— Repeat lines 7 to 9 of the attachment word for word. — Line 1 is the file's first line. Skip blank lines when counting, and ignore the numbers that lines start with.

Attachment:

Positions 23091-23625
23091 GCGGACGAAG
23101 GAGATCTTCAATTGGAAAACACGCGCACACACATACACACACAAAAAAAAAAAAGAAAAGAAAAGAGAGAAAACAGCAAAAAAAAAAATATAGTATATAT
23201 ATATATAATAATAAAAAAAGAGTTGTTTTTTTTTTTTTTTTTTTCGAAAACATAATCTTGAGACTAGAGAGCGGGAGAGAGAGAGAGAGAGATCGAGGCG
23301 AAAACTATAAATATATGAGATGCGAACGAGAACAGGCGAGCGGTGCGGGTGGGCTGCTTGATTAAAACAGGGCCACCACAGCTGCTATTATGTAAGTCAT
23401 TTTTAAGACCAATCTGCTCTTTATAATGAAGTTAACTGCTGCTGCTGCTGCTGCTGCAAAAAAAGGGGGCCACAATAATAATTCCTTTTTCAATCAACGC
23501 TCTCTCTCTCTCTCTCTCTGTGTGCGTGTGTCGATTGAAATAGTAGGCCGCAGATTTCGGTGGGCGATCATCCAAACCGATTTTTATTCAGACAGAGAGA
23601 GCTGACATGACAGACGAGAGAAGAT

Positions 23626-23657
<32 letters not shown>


23501 TCTCTCTCTCTCTCTCTCTGTGTGCGTGTGTCGATTGAAATAGTAGGCCGCAGATTTCGGTGGGCGATCATCCAAACCGATTTTTATTCAGACAGAGAGA
23601 GCTGACATGACAGACGAGAGAAGAT

Positions 23626-23657